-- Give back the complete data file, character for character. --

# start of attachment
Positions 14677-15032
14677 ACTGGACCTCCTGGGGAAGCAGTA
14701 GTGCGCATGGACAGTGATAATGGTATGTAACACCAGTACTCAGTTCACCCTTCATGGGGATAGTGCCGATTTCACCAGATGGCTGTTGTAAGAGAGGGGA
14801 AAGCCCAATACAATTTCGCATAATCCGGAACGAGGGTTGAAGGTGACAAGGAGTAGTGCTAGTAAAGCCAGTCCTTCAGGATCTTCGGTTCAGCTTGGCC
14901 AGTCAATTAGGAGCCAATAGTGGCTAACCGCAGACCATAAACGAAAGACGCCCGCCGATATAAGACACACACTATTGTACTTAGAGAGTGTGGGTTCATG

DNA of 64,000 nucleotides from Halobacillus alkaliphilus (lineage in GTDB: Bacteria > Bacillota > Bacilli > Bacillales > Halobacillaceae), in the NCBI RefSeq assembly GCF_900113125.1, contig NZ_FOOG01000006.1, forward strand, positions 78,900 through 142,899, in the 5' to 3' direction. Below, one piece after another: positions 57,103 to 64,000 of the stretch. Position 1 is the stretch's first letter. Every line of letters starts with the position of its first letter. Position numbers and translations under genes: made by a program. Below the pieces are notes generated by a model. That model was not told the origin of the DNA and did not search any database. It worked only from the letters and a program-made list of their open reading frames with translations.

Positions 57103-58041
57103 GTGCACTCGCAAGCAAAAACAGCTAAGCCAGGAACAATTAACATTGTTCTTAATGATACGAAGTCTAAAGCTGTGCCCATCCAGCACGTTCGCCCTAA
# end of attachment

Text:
Positions 14677-15032
14677 ACTGGACCTCCTGGGGAAGCAGTA
14701 GTGCGCATGGACAGTGATAATGGTATGTAACACCAGTACTCAGTTCACCCTTCATGGGGATAGTGCCGATTTCACCAGATGGCTGTTGTAAGAGAGGGGA
14801 AAGCCCAATACAATTTCGCATAATCCGGAACGAGGGTTGAAGGTGACAAGGAGTAGTGCTAGTAAAGCCAGTCCTTCAGGATCTTCGGTTCAGCTTGGCC
14901 AGTCAATTAGGAGCCAATAGTGGCTAACCGCAGACCATAAACGAAAGACGCCCGCCGATATAAGACACACACTATTGTACTTAGAGAGTGTGGGTTCATG

DNA of 64,000 nucleotides from Halobacillus alkaliphilus (lineage in GTDB: Bacteria > Bacillota > Bacilli > Bacillales > Halobacillaceae), in the NCBI RefSeq assembly GCF_900113125.1, contig NZ_FOOG01000006.1, forward strand, positions 78,900 through 142,899, in the 5' to 3' direction. Below, one piece after another: positions 57,103 to 64,000 of the stretch. Position 1 is the stretch's first letter. Every line of letters starts with the position of its first letter. Position numbers and translations under genes: made by a program. Below the pieces are notes generated by a model. That model was not told the origin of the DNA and did not search any database. It worked only from the letters and a program-made list of their open reading frames with translations.

Positions 57103-58041
57103 GTGCACTCGCAAGCAAAAACAGCTAAGCCAGGAACAATTAACATTGTTCTTAATGATACGAAGTCTAAAGCTGTGCCCATCCAGCACGTTCGCCCTAA